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“I don’t read anything into it until I see what their actions are,” Biden said of Russia’s pledge. Pentagon spokesman John Kirby echoed this stance, saying that “nobody should be fooling” themselves by believing the Kremlin’s claim. Kirby confirmed an assessment by a top U.S. general that a small number of Russian troops had moved away from Kyiv but said officials believe it is “a repositioning, not a real withdrawal.” A major offensive in other parts of Ukraine is still possible, he said.
Ukrainian President Volodymyr Zelensky said late Tuesday that news from the negotiations was “positive” but that Kyiv has “no reason to trust" Moscow’s assurances. “These signals do not silence the explosion of Russian shells,” he said.
During the peace talks, which took place in Istanbul, Ukrainian representatives outlined a proposal that included an agreement by their country to drop its bid to join NATO and a 15-year timeline for negotiations with Russia over the status of Crimea. Still, as diplomats met in Turkey, the fighting continued in Ukraine.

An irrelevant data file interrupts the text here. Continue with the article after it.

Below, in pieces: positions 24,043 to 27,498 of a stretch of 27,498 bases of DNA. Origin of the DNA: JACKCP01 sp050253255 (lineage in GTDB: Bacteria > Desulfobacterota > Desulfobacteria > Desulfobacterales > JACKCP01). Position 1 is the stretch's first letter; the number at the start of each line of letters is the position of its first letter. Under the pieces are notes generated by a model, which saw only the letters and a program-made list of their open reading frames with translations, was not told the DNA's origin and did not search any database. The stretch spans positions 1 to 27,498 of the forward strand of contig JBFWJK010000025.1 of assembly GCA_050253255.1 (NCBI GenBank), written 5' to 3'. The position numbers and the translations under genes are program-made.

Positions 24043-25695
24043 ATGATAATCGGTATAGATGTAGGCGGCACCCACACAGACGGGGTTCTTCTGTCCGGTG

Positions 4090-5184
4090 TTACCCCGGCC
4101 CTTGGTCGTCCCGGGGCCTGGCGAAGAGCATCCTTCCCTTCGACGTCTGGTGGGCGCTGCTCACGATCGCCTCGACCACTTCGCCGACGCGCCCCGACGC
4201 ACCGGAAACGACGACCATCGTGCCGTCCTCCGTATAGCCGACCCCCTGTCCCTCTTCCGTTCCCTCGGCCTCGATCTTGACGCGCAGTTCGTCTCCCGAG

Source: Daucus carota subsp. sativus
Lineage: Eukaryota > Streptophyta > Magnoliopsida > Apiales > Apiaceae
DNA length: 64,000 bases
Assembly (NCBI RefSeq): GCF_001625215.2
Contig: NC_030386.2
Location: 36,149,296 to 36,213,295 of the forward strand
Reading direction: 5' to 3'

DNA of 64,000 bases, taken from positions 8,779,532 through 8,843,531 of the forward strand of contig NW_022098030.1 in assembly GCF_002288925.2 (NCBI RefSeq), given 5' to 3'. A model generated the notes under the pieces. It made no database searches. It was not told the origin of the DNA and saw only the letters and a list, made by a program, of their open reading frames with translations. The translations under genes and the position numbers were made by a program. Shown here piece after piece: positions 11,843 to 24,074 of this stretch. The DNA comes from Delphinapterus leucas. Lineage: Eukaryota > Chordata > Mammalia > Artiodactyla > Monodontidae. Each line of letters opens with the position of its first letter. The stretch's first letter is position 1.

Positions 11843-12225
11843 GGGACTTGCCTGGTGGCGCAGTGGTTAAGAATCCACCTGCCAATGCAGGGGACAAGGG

War in Ukraine: What you need to know
The latest: Russian President Vladimir Putin announced a “partial mobilization” of troops in an address to the nation on Sept. 21, framing the move as an attempt to defend Russian sovereignty against a West that seeks to use Ukraine as a tool to “divide and destroy Russia.” Follow our live updates here.
The fight: A successful Ukrainian counteroffensive has forced a major Russian retreat in the northeastern Kharkiv region in recent days, as troops fled cities and villages they had occupied since the early days of the war and abandoned large amounts of military equipment.
Annexation referendums: Staged referendums, which would be illegal under international law, are set to take place from Sept. 23 to 27 in the breakaway Luhansk and Donetsk regions of eastern Ukraine, according to Russian news agencies. Another staged referendum will be held by the Moscow-appointed administration in Kherson starting Friday.
Photos: Washington Post photographers have been on the ground from the beginning of the war — here’s some of their most powerful work.